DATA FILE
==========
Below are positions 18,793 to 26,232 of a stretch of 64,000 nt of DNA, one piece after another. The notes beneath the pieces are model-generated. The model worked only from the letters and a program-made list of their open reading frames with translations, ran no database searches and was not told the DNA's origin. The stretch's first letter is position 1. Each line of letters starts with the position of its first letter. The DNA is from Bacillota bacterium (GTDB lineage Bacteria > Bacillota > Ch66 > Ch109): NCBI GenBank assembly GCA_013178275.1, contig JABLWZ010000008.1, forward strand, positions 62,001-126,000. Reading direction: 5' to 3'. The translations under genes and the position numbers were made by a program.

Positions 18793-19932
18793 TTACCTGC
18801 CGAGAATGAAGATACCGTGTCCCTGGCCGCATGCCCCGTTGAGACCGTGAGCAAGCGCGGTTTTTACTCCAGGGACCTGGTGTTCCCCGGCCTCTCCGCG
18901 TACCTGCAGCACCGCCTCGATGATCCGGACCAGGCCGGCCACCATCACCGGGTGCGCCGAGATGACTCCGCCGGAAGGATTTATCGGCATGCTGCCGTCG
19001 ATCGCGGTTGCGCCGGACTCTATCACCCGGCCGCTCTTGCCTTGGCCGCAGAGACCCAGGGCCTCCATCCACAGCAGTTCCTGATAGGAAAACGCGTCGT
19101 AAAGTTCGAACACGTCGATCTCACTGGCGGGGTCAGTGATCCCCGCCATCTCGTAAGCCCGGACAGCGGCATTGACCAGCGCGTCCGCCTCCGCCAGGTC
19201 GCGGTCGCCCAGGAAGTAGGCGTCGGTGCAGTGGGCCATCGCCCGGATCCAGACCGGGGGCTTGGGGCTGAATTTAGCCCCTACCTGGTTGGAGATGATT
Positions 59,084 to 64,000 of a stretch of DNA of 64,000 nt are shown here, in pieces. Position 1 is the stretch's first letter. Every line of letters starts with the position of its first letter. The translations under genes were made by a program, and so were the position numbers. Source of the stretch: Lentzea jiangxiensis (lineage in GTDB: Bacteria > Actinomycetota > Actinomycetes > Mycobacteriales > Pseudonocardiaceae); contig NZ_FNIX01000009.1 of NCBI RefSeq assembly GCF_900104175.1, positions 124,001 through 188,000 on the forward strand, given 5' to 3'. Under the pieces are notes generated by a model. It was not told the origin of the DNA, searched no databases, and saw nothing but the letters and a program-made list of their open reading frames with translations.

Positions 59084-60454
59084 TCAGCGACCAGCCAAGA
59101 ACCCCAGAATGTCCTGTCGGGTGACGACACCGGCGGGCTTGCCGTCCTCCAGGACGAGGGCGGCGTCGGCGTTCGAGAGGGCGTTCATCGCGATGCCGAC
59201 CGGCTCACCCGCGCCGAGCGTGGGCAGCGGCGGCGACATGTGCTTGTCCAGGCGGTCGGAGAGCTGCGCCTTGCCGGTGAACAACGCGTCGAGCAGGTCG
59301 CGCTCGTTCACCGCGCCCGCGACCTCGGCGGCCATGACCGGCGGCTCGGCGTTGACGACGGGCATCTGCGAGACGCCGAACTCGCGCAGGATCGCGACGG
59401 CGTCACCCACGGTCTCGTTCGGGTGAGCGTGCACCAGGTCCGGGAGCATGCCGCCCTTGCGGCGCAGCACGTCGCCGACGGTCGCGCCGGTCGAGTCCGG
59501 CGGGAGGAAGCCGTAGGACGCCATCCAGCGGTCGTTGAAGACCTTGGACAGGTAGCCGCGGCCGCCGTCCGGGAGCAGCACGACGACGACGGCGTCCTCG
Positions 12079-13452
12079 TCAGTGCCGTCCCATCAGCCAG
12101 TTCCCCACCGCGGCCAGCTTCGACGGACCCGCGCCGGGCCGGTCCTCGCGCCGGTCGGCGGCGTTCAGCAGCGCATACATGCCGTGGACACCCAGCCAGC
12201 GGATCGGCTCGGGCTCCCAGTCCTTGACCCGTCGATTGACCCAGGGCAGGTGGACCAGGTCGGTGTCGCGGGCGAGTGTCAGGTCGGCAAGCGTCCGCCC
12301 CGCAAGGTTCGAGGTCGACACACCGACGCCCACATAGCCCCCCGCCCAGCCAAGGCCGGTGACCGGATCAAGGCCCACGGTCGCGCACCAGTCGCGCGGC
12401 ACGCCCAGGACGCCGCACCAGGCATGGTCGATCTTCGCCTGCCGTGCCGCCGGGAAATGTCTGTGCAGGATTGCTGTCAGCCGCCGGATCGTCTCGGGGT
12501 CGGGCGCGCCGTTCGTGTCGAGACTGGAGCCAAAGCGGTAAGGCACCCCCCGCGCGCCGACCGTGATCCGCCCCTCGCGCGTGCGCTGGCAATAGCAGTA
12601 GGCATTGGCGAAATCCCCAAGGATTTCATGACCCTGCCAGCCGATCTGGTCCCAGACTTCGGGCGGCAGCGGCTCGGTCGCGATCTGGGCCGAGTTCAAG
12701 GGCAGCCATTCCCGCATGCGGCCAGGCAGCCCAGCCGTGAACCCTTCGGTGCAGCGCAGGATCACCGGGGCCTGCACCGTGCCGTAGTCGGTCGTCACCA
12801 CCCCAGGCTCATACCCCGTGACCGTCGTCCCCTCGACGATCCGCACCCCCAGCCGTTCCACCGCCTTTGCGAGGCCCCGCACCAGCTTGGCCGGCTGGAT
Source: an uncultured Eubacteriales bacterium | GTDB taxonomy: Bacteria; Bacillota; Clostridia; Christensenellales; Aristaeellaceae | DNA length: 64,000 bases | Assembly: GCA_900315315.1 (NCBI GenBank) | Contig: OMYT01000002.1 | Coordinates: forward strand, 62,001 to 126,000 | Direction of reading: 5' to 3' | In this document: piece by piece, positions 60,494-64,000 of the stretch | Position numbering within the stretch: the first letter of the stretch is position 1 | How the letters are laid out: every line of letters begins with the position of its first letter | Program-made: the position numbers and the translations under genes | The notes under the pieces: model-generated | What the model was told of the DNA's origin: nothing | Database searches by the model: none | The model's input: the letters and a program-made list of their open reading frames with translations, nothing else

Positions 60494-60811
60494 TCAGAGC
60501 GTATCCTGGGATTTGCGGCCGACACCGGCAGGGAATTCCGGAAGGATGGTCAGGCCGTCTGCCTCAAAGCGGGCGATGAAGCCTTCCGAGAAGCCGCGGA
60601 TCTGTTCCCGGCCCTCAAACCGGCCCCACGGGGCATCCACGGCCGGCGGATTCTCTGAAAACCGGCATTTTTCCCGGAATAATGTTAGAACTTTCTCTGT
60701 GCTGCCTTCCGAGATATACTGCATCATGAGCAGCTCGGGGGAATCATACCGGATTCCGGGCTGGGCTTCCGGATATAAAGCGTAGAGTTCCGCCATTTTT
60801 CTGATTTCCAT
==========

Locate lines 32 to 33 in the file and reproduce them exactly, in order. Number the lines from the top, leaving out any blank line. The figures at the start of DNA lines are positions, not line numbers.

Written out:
60701 GCTGCCTTCCGAGATATACTGCATCATGAGCAGCTCGGGGGAATCATACCGGATTCCGGGCTGGGCTTCCGGATATAAAGCGTAGAGTTCCGCCATTTTT
60801 CTGATTTCCAT